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Social Media and the Patient Experience

Overview of attention for article published in Journal of the American College of Radiology, December 2016
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About this Attention Score

  • In the top 5% of all research outputs scored by Altmetric
  • High Attention Score compared to outputs of the same age (95th percentile)
  • High Attention Score compared to outputs of the same age and source (91st percentile)

Mentioned by

twitter
83 tweeters
facebook
1 Facebook page

Citations

dimensions_citation
22 Dimensions

Readers on

mendeley
96 Mendeley
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Title
Social Media and the Patient Experience
Published in
Journal of the American College of Radiology, December 2016
DOI 10.1016/j.jacr.2016.09.006
Pubmed ID
Authors

C. Matthew Hawkins, Andrew J. DeLaO, Colin Hung

Abstract

As patients continue to turn to online resources for health care information to guide their care decisions, it is becoming increasingly important for radiologists to engage with patients online via social media platforms. There are many ways physicians can use social media to provide patients with valuable information and improve the overall patient experience. By optimizing online discoverability, curating radiology content, engaging with patient communities, and producing mineable social media content, radiologists can emerge as thought leaders in this new form of patient-centered communication and information exchange.

Twitter Demographics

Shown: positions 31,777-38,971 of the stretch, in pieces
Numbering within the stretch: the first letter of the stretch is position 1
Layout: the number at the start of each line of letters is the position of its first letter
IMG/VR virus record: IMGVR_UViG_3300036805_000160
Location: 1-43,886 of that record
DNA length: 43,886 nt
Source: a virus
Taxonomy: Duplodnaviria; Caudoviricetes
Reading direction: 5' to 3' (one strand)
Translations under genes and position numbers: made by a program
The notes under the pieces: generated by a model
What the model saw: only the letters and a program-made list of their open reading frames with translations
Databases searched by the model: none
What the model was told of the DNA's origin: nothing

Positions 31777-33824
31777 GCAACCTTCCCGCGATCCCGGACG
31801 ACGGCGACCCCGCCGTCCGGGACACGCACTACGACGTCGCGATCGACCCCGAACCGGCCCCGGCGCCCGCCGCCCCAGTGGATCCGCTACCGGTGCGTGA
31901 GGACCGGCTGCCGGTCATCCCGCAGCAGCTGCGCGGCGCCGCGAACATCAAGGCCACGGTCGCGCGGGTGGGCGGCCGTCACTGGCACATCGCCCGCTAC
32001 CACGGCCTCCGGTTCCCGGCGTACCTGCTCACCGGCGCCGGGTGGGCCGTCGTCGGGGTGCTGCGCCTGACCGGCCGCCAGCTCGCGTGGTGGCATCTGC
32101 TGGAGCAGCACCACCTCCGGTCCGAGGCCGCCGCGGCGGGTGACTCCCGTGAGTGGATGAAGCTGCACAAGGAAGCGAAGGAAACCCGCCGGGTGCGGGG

The data shown below were collected from the profiles of 83 tweeters who shared this research output. Click here to find out more about how the information was compiled.

Mendeley readers

The data shown below were compiled from readership statistics for 96 Mendeley readers of this research output. Click here to see the associated Mendeley record.

Geographical breakdown

Country Count As %
United Kingdom 1 1%
Unknown 95 99%

Demographic breakdown

Readers by professional status Count As %
Student > Master 23 24%
Student > Bachelor 11 11%
Researcher 7 7%
Student > Ph. D. Student 7 7%
Other 7 7%
Other 23 24%
Unknown 18 19%
Readers by discipline Count As %
Medicine and Dentistry 23 24%
Nursing and Health Professions 21 22%
Computer Science 9 9%
Social Sciences 6 6%
Business, Management and Accounting 4 4%
Other 13 14%
Unknown 20 21%

Attention Score in Context

This research output has an Altmetric Attention Score of 53. This is our high-level measure of the quality and quantity of online attention that it has received. This Attention Score, as well as the ranking and number of research outputs shown below, was calculated when the research output was last mentioned on 26 March 2019.
All research outputs
#390,047
of 15,117,383 outputs
Outputs from Journal of the American College of Radiology
#84
of 2,557 outputs
Outputs of similar age
#15,456
of 384,876 outputs
Outputs of similar age from Journal of the American College of Radiology
#9
of 107 outputs
Altmetric has tracked 15,117,383 research outputs across all sources so far. Compared to these this one has done particularly well and is in the 97th percentile: it's in the top 5% of all research outputs ever tracked by Altmetric.
So far Altmetric has tracked 2,557 research outputs from this source. They typically receive a lot more attention than average, with a mean Attention Score of 12.6. This one has done particularly well, scoring higher than 96% of its peers.
Older research outputs will score higher simply because they've had more time to accumulate mentions. To account for age we can compare this Altmetric Attention Score to the 384,876 tracked outputs that were published within six weeks on either side of this one in any source. This one has done particularly well, scoring higher than 95% of its contemporaries.
We're also able to compare this research output to 107 others from the same source and published within six weeks on either side of this one. This one has done particularly well, scoring higher than 91% of its contemporaries.